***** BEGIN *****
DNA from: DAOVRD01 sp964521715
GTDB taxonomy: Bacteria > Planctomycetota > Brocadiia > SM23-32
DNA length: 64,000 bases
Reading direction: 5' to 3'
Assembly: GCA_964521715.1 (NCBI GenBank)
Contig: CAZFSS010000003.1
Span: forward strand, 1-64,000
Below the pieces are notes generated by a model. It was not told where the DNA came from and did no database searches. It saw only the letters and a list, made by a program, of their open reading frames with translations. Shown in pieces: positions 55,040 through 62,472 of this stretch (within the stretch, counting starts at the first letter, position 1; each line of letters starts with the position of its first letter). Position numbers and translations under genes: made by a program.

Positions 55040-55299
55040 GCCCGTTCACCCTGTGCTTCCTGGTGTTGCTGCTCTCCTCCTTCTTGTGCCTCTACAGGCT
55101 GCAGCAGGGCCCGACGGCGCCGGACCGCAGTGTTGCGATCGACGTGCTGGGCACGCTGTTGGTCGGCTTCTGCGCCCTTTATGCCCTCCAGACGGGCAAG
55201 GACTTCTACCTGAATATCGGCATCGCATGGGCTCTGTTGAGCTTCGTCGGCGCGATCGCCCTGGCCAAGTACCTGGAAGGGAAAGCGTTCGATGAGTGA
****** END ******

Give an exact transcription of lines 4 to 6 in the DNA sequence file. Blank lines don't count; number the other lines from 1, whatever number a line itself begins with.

Reading direction: 5' to 3'
Assembly: GCA_964521715.1 (NCBI GenBank)
Contig: CAZFSS010000003.1